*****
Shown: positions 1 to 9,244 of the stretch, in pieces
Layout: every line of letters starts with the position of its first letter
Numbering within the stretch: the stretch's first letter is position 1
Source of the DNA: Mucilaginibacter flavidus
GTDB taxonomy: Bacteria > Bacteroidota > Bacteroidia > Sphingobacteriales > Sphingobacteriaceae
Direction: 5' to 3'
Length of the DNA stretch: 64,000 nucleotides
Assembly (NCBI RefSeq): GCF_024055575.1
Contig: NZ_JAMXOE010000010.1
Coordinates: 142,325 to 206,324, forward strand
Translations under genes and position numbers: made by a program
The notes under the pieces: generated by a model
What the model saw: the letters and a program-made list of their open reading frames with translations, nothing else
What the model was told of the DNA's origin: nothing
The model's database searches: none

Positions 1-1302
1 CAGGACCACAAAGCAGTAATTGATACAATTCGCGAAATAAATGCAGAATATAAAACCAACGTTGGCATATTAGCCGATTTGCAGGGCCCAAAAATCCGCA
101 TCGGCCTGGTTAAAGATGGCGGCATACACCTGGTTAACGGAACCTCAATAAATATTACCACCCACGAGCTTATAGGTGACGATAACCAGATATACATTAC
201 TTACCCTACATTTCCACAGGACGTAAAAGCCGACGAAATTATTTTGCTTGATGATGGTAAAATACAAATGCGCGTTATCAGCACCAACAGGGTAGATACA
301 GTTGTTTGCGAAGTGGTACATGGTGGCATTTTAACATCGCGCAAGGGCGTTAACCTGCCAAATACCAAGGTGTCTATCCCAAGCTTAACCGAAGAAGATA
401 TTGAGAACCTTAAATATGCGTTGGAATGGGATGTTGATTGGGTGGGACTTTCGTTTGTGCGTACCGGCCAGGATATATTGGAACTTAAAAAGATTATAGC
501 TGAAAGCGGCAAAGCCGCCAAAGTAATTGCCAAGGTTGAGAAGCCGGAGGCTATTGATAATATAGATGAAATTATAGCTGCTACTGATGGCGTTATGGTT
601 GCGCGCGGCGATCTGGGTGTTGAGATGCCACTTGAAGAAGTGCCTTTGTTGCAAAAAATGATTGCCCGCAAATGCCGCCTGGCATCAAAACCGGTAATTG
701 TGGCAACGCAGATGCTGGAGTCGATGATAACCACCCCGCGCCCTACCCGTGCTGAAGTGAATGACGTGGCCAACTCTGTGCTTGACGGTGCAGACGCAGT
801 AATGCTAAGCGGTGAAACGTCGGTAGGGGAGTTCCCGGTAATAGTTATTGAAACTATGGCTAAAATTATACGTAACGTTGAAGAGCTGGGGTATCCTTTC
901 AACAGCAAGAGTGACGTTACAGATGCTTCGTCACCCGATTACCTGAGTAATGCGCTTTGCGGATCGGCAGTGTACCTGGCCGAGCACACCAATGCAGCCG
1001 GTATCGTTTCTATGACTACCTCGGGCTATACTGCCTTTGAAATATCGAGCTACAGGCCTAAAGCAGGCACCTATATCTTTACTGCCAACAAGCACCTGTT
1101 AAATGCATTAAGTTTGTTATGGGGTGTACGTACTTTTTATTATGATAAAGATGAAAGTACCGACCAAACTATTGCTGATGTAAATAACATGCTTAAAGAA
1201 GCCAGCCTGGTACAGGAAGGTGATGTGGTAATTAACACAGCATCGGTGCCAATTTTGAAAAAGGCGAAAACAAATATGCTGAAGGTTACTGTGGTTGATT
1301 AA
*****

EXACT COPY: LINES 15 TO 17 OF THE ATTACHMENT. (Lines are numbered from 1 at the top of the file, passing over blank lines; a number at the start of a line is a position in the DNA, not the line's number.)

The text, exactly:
The model's database searches: none

Positions 1-1302
1 CAGGACCACAAAGCAGTAATTGATACAATTCGCGAAATAAATGCAGAATATAAAACCAACGTTGGCATATTAGCCGATTTGCAGGGCCCAAAAATCCGCA